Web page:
Too bad he never found the treasure.
What is it about the haunted rider archetype that compels us so? In Irving's Legend of Sleepy Hollow the headlessness certainly plays a part, as do the throwing of incendiary gourds and brandishing of cutlasses. And let's not ignore the equine factor (now that is a reality show I would watch, Hollywood - I hope you're paying attention), as horses are large, fast, full of snorts, and smell like corn poop.
All of these elements seem to forever fascinate us, making this the most Halloween story ever written. Perhaps its timeless appeal is due to the the seeming lack of complexity (pretty straightforward, a guy being chased around), combined with the ambiguity of the haunting's details (allowing our imaginations the mental real-estate to consider whatever answers we can dream up)? We will never know. This is just a lazy blarg with negative-integrity, and so we'll leave those artsy questions to more learned people - people like...
Starting in the 1960s, we, as a people, became inured to the idea of allowing the scales of justice to be held by a tween. Encyclopedia Brown was a clever bastard, no doubt, and he was a much-needed guardian of kids being picked on or exploited by other, meaner kids (which is to say 'kids,' because, as we should all feel free to acknowledge in this space, kids are kinda dicks).
However, many of his cases were straight-up, high-level crimes that could easily upset the ultimate outcome of Idaville's great experiment with democracy. One could not help but feel shaken to the core by the inherent incompetence of a community of adults who could not handle their own affairs and routinely asked a kid at the dinner table for help. What is this world coming to, you ask? It's coming to Encyclopedia Brown's garage and paying a quarter a day to get its shit straightened out, that's what.
Space: Idaville, ME
Time: July 10th, 1990
Episode: "The Case of the Ghostly Rider" Season 1, Episode 11
So, right away we can get the feeling that this is not an actual, official, Big Paper-endorsed, Halloween episode. I'm sorry this happened, and I'm unsure of why it's on the Wiki-list we've been pulling from, but there's still a haunted rider, so whatever. We can tell it's not legit-Halloween because we're opening in what appears to be a mining town called Old Glenville, and it's so rare that a half-hour show can successfully combine two genres like Halloween and Old West Ghost Town - there's just too much going on, too many cliches to cram into such a small space!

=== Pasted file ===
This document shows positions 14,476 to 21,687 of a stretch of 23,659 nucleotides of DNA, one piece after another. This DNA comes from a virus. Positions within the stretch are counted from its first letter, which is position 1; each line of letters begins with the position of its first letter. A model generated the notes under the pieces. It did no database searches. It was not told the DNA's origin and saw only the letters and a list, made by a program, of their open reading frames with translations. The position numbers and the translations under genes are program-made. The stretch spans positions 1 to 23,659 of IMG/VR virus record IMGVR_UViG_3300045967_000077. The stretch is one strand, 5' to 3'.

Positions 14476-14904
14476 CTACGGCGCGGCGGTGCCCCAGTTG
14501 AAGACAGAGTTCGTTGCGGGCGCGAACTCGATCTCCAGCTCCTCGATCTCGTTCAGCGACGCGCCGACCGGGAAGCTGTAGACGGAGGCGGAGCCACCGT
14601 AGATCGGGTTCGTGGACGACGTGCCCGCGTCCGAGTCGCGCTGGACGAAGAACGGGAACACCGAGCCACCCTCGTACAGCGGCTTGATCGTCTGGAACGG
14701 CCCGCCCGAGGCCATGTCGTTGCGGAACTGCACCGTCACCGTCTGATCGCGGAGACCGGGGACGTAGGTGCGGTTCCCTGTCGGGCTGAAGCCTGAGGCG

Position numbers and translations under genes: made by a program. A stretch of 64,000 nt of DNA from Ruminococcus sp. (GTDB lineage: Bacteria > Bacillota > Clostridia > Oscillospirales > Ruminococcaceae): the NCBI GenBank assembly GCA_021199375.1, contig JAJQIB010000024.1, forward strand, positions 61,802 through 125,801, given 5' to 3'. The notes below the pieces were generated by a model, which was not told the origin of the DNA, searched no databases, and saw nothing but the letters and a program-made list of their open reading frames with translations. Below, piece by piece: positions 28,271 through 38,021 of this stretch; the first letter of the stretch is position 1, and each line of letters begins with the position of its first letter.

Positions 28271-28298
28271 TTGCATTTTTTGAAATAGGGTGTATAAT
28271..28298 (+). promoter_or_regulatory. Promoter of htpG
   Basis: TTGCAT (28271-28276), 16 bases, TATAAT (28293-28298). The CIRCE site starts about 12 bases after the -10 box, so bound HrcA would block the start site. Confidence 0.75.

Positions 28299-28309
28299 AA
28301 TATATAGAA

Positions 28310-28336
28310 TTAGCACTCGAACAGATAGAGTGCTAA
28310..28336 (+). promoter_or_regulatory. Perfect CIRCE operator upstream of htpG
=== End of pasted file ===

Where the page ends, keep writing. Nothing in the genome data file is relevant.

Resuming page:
Also, I don't recall Old Western mining towns being prominent in Maine, where Idaville was set (in the books anyway), but this show was a one-season, low-budget HBO-thing, predating readily accessible digital shortcuts, so we'll cut 'em some slack. Plus, what a great haunted rider!
You can't hear him here because this is simply a photograph, but he's holding that noose and shouting, "Revenge!" Okay then, way to make a great first-impression - you are certainly haunting the hell out of Old Glenville.
More specifically, he's haunting Bugs Meany and the Tigers. Bugs, being a model citizen and the school valedictorian, wants to do right by his municipality and calls in Chief Brown, EB, and local badass, Sally Kimball, to defeat evil. Ha, I'm just kidding you - Bugs Meany is Encyclopedia Brown's blood enemy and his name is goddamned 'Bugs Meany,' so I don't see how you could miss that.
Also, this implies that Bugs is willfully admitting to breaking into the property because he was afraid of the rider, who probably had more legal right to be there than he did, so his actions make no sense. And why are they all so chummy here? Enemies don't call each other's dads for help, this is madness. And yet, for some reason, Bugs gets glory shots like this:
Encyclopedia Brown gets even more glory, though:
Classy blazer, female bodyguard, and a head full of LA Looks gel? He's like a cool Bond villain! Or, taking the Def Leppard t-shirt into consideration, a cool Bond villain's roadie.